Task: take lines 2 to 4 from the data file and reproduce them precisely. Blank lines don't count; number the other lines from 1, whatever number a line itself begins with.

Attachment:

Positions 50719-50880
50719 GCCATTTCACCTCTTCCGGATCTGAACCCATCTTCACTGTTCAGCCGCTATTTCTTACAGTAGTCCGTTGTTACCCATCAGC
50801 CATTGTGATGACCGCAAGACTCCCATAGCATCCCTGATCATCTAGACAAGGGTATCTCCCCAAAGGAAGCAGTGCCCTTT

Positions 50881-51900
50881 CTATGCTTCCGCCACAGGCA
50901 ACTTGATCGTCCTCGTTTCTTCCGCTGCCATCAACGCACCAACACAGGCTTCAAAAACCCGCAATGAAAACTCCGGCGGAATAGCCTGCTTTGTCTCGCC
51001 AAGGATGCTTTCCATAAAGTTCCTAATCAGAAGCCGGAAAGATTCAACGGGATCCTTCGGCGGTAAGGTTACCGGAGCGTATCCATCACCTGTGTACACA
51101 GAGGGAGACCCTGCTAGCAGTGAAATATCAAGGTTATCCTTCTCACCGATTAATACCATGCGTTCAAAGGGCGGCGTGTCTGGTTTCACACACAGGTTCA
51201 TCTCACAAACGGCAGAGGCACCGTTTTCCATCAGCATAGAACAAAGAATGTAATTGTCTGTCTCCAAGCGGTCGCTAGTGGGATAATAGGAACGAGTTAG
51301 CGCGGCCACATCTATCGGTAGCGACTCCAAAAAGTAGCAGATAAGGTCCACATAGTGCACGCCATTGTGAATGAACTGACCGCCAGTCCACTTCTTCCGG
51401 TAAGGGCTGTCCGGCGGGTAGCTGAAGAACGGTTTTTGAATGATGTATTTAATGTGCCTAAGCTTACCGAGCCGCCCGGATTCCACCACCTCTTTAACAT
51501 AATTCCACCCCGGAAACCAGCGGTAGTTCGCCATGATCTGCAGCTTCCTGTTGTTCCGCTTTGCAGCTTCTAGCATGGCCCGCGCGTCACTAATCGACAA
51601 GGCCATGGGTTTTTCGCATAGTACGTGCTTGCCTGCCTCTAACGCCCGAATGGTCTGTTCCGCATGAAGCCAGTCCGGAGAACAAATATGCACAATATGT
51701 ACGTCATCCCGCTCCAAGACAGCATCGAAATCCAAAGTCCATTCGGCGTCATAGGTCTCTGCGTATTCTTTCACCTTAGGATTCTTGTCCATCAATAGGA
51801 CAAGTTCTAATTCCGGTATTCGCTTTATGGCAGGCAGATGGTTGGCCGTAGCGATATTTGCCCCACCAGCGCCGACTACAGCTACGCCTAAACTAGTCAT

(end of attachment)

50719 GCCATTTCACCTCTTCCGGATCTGAACCCATCTTCACTGTTCAGCCGCTATTTCTTACAGTAGTCCGTTGTTACCCATCAGC
50801 CATTGTGATGACCGCAAGACTCCCATAGCATCCCTGATCATCTAGACAAGGGTATCTCCCCAAAGGAAGCAGTGCCCTTT

Positions 50881-51900